Polymetallic nodules containing minerals essential to energy storage lie at the bottom of the Pacific Ocean.
Polymetallic nodules containing minerals essential to energy storage lie at the bottom of the Pacific Ocean. Image courtesy of the DeepCCZ expedition/ CC BY-NC-ND 3.0

Headline: Environmental Standards for Deep Seabed Mining


Diverse, rapidly growing stresses on marine ecosystems, fuelled in part by climate change, are leading to significant changes in our oceans. The deep seabed, too, is in danger due to heating, pollution and other influences. Mineral mining could cause irreversible harm to particularly sensitive and unique ecosystems on the deep seabed, seamounts and hot springs. Yet, despite international obligations to protect the ocean, certain states - Germany among them - are working towards the advancement of deep seabed mining to maintain supply security and to develop new technologies.

For several years, states have been working on the international legal framework to regulate access to mineral deposits in the deep seabed, the "Area", within the scope of the International Seabed Authority (ISA). The Area lies beyond the jurisdiction of any coastal state and is legally defined as the common heritage of humankind (https://www.iass-potsdam.de/en/news/new-study-future-global-seafloor) and managed by the ISA. The framework put forth by the Convention on the Law of the Sea stipulates, among other things, that state parties must "ensure effective protection for the marine environment from harmful effects which may arise from [seabed mining] activities" - a responsibility which Germany itself bears for its two contract areas in the Indian and Pacific Oceans.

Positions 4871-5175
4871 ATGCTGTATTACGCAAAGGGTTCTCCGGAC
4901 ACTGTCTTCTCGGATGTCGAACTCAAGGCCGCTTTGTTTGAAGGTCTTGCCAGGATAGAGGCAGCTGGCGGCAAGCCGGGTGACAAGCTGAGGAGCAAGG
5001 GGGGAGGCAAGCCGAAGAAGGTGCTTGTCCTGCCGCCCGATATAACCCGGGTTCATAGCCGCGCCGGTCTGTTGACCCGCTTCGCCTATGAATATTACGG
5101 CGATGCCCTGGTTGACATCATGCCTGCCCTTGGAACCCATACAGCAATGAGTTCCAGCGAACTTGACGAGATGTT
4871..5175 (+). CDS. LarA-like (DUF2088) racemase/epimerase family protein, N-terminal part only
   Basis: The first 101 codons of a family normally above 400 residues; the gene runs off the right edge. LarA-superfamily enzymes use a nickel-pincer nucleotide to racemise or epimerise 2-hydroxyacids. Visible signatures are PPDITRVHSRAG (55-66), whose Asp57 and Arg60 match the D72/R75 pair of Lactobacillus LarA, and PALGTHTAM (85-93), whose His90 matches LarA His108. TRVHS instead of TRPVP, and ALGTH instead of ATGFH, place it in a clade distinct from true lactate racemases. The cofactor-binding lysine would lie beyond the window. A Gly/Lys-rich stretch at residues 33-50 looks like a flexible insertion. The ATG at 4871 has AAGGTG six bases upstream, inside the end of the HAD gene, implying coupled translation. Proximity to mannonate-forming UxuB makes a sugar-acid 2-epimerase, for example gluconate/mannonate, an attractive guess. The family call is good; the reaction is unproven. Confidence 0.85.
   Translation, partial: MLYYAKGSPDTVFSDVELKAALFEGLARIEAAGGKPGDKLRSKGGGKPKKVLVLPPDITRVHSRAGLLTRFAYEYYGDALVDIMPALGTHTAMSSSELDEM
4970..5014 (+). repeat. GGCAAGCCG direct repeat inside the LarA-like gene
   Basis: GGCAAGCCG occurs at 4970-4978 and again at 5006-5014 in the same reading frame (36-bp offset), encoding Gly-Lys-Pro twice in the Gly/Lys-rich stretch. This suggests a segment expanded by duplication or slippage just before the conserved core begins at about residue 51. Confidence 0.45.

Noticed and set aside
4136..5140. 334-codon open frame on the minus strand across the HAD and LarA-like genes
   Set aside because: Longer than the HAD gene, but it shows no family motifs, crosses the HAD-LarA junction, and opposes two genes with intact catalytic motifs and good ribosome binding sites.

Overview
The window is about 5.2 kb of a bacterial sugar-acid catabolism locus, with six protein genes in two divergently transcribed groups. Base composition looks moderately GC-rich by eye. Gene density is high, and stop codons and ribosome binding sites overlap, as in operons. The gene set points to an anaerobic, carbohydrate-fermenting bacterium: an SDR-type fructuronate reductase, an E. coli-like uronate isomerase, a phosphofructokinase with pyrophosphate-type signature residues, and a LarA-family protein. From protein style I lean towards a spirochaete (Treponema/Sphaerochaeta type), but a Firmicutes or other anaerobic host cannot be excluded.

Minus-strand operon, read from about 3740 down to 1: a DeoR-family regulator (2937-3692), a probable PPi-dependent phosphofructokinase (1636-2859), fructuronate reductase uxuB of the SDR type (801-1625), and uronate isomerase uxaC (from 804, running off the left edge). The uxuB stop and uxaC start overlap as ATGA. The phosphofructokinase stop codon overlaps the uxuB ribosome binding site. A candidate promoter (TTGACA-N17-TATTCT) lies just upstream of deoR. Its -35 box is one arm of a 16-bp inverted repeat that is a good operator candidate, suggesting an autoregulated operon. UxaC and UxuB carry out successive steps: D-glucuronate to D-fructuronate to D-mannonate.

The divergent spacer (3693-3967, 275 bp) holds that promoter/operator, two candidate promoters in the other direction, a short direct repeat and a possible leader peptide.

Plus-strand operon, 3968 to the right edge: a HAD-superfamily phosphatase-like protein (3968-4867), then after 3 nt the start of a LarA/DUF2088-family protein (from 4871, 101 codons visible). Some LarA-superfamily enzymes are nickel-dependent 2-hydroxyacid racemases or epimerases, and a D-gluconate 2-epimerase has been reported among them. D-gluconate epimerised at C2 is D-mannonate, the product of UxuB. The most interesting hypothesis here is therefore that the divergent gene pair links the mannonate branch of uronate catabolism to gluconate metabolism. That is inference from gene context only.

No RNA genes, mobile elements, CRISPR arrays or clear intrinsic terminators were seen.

An approach to minimising environmental damage

In the current research project "Environmental standards for deep sea mining", a legally and scientifically based approach is being developed which will support the ISA in systematically planning the environmental management of the deep seabed. Its most important aspect is the practical application of the ecosystem approach and the precautionary principle. This environmental strategy will involve strategic environmental goals and objectives that can be broken down into measurable thresholds and indicators. The most important prerequisite for assessing changes is high-quality basic research. Thus, the research will also ask how certification of the "best available technology" can lead to "best environmental practice" and thus minimising environmental damage.

The RIFS research group "Ocean Governance" has a focus on the challenges and opportunities for protecting and sustainably using the "Common Heritage of (Hu)mankind", including the development of international rules for deep seabed mining. As such, it builds on the knowledge gained from two earlier projects: the completed project "Ecological Safeguards for Deep Seabed Mining" established the framework for a possible form of environmental governance of deep seabed mining (see the Final Report); the project "Deep Seabed Mining - Test Mining and Fair Benefit Sharing" dealt with the question of how to administer this Common Heritage, as well as the effect of test mining to study environmental damage caused by deep seabed mining.

IASS Submissions to ISA